Covid-19: Council delays summer launch of Birmingham’s Clean Air Zone


Birmingham City Council has requested to delay the launch of the Clean Air Zone due to the Coronavirus.

Pollution in the air, mainly caused by vehicles on the roads, is having a harmful effect on the health of people living, working and studying in the city.

Living near a busy road in Birmingham can increase the risk of lung cancer by 4.1 percent and stunt children’s lung growth by 7.7 percent according to research published by King’s College London in November 2019.

The results showed that on high pollution days in the second city, the risk of an out-of-hospital cardiac arrest increased by 2.3 percent, there was a 4.1 percent higher chance of children being hospitalised with asthma and the risk of a stroke rose by 2.6 percent.

Roads in Birmingham are one of the busiest roads in the UK (Credit: Stockvault)

Sue Huyton, co-ordinator of the Clean Air Parents’ Network told Birmingham Eastside: “It’s awful that children living in the UK are breathing air that may shorten their lives.”

“As a parent, you want to do everything you can for your children, but when it comes to air pollution you can feel helpless – that’s why those in power must step up.”

This summer Birmingham and a number of other cities were all set to introduce a Clean Air Zone (CAZ). For Brum, this was covering all roads within the A4540 Middleway Ring Road, with vehicles not meeting the national set engine emissions standards being charged to enter this area.

Government approval was given at the beginning of 2019, allocating £14.2 million from its Implementation Fund for the delivery of signs, cameras and other infrastructure.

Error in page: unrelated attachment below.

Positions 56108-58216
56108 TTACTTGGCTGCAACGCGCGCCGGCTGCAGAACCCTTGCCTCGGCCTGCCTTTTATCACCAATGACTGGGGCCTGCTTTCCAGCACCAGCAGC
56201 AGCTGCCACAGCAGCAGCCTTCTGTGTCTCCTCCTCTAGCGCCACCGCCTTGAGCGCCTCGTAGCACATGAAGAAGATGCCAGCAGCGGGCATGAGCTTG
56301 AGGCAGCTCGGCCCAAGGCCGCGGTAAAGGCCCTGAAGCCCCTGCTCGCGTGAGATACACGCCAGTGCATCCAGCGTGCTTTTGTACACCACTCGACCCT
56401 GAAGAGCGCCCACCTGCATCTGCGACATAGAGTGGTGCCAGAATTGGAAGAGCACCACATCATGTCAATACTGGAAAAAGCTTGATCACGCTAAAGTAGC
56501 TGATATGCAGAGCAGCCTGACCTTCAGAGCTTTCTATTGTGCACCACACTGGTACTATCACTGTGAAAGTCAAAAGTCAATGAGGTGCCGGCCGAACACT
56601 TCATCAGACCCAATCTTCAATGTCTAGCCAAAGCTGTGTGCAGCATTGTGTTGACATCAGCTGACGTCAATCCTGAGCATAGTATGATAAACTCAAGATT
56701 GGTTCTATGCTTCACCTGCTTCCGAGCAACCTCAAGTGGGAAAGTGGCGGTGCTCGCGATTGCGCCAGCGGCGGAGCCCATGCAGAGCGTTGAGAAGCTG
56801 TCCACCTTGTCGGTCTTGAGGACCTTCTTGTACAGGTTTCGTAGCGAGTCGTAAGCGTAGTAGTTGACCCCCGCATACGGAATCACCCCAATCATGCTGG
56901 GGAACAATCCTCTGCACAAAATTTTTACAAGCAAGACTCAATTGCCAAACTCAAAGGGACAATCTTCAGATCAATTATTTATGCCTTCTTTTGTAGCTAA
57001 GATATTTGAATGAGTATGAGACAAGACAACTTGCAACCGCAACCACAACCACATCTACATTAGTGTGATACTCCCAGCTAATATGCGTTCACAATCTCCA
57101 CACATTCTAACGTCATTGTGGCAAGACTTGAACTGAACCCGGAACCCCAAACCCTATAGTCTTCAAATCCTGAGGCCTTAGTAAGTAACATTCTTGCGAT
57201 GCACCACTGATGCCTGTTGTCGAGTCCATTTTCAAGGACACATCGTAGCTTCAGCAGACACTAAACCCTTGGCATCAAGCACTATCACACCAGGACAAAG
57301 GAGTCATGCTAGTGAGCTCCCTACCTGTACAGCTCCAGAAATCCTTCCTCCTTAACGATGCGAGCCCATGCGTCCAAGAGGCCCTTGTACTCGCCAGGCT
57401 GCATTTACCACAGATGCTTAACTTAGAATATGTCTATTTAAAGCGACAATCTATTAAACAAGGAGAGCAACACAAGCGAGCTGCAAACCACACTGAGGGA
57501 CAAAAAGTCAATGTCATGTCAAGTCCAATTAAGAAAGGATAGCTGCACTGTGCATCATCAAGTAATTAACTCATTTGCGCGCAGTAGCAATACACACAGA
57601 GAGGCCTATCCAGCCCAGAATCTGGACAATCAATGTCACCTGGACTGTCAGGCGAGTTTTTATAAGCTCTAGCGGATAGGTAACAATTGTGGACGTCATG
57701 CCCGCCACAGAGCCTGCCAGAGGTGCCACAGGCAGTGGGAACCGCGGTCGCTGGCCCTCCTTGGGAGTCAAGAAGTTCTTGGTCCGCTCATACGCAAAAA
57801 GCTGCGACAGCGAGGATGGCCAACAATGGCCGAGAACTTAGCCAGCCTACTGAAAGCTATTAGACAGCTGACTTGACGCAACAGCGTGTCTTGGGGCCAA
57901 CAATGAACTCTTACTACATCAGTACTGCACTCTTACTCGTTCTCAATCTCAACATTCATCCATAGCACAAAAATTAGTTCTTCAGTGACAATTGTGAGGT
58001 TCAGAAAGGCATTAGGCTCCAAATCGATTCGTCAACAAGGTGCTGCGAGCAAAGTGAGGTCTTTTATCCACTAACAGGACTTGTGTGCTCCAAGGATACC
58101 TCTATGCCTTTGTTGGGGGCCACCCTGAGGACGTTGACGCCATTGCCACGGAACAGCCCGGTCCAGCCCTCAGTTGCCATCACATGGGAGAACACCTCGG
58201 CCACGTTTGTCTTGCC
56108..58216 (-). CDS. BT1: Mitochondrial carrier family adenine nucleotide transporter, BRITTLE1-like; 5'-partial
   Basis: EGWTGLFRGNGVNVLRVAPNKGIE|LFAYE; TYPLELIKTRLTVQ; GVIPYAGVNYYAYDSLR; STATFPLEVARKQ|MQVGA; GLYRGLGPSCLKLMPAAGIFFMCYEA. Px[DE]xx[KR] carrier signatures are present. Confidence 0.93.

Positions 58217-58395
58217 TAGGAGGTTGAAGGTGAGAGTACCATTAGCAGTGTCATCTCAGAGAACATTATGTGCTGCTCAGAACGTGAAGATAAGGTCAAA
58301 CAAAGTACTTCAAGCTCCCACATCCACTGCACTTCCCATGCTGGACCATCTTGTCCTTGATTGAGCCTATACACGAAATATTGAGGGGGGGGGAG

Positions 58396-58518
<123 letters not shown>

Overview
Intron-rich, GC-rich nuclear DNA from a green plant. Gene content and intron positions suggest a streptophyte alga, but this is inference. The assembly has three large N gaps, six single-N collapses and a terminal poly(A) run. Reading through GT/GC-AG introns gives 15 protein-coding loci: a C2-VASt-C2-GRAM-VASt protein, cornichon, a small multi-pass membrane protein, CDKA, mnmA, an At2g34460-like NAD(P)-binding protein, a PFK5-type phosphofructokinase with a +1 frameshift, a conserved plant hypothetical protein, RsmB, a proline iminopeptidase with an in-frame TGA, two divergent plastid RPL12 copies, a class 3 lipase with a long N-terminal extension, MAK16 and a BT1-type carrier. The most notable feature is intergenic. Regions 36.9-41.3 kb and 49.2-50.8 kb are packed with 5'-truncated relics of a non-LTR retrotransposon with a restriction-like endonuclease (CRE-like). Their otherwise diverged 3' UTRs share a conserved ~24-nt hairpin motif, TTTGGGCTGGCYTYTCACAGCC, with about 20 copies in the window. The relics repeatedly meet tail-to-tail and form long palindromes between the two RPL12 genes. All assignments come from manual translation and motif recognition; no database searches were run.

A further £38 million from the Clean Air Fund has been set aside to support a package of mitigation measures to support businesses and individuals likely to be impacted by the introduction of a Clean Air Zone.

The zone would see car owners, taxi drives, LGV and minibus drivers being asked to pay £8.00 a day for entry into the zone. HGV’s, coaches and buses £50.00

However, everything changed due to the spread of Covid-19.

An eerily quiet A456 Hagley Road, which is within the Clean Air Zone (Credit: Jovita Strolyte)

Peter Edwardson, principal CAZ Officer at Birmingham City Council, confirmed the postponement, saying: “The Clean Air Zone has been delayed as a result of Covid-19.  The zone will not go live before 1st January 2021. The operation of the zone, exemptions and additional support will be the same.”

The council also said that the current priority for income workers and residents is to ensure that they stay safe. Also, the effect on the businesses has meant that its current focus is to support employees rather than upgrade vehicle fleets.

Despite the delay of the CAZ, Councillor Waseem Zaffar MBE, Cabinet Member for Transport and Environment reiterated the importance of the Zone: “Air pollution remains an on-going concern for this city. Once we have addressed Coronavirus in the immediate term, poor air quality will continue to be a significant issue in the long term, and we should not be complacent.”

Everyone who is willing to apply for a CAZ temporary exemption permit, can find the application on


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